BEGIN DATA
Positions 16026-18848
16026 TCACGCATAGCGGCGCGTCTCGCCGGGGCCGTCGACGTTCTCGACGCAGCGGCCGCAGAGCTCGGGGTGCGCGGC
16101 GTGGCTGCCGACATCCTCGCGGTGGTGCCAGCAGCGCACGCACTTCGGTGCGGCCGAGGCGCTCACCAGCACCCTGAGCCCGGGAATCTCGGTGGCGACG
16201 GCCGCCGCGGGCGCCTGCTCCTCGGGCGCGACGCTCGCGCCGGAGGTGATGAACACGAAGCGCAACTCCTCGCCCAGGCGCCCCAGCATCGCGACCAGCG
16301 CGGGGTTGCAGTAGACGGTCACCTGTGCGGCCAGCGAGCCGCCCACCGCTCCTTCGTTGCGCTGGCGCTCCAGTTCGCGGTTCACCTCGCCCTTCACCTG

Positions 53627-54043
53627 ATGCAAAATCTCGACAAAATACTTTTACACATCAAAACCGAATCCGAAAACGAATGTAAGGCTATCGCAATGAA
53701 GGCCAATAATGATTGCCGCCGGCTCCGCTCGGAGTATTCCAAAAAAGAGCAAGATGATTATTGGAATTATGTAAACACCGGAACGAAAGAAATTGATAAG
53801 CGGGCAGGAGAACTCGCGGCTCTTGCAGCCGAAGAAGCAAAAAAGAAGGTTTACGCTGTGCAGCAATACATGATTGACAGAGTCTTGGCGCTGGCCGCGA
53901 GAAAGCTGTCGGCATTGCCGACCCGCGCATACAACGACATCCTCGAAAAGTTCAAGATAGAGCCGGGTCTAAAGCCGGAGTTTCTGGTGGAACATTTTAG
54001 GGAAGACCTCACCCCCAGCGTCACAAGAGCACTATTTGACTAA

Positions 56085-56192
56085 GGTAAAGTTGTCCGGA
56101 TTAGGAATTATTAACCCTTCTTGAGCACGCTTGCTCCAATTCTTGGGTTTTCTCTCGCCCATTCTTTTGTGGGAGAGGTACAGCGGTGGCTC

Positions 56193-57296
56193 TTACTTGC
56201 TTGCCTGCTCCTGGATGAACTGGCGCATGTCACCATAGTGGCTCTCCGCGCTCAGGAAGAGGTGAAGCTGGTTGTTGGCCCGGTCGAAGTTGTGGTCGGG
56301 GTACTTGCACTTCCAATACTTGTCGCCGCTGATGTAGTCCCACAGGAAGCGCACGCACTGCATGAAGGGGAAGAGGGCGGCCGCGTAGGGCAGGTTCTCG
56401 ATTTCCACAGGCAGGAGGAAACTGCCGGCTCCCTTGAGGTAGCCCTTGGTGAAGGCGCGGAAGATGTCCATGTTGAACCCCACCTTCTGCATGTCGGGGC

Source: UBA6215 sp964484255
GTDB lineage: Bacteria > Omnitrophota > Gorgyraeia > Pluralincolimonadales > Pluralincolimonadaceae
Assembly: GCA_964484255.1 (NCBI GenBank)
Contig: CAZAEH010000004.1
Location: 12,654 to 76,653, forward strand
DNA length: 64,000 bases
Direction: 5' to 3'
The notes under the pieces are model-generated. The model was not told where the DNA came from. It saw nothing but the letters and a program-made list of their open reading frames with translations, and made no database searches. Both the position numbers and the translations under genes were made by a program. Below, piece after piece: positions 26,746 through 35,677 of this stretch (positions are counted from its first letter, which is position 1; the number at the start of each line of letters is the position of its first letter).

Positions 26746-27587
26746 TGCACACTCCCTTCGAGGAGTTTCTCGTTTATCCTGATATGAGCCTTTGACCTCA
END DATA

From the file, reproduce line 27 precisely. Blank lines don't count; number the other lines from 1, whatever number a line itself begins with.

The notes under the pieces are model-generated. The model was not told where the DNA came from. It saw nothing but the letters and a program-made list of their open reading frames with translations, and made no database searches. Both the position numbers and the translations under genes were made by a program. Below, piece after piece: positions 26,746 through 35,677 of this stretch (positions are counted from its first letter, which is position 1; the number at the start of each line of letters is the position of its first letter).